A great city offers not only excellent services and resources, but it also serves as a cultural hub. Arts and culture play vital roles in helping define and enhance the social fabric and the quality of life of its citizens and visitors.

With the various programs and events that the Mayor’s Office of Cultural Affairs coordinates and produces, we continually work to inspire and educate people through the arts.
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Investing 15 percent of bond package on bikeways a good way to make Atlanta a top 10 city for cycling

By Guest Columnist REBECCA SERNA, executive director of the Atlanta Bicycle Coalition

More than 100,000 people flocked to Atlanta Streets Alive, a car-free initiative of the Atlanta Bicycle Coalition, this Sunday, Sept. 28.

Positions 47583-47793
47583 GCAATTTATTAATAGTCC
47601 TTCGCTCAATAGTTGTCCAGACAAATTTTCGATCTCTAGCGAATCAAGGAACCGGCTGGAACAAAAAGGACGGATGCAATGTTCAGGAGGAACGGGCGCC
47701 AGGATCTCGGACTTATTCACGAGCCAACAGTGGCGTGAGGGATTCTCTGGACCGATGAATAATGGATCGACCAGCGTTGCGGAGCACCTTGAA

Last year, Atlanta Streets Alive attracted 83,000 participants. That’s greater than the capacity of the Georgia Dome! And half of these participants arrived by bike.
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Creating an Atlanta art of civic play with the BeltLine’s Lantern Parade

By Guest Columnist CHANTELLE RYTTER, community parade artist and captain of the Krewe of the Grateful Gluttons (founder of the BeltLine’s Lantern Parade)

In 2010, Art on the BeltLine gave a call for proposals for visual and performing art projects to happen on the interim trails of the Atlanta BeltLine. This was when the Eastside Trail was that dark creepy place behind the dumpsters. Pricilla Smith, executive director of Eyedrum and one of the Art on the BeltLine founders, called me and suggested I propose a parade.

Priscilla knew the Krewe of the Grateful Gluttons from our participation in the Little Five Points Halloween Parade and Inman Park Festival Parade. More importantly, she knew that the idea of civic play — making people active participants in the culture of their city — was the fuel that drove me.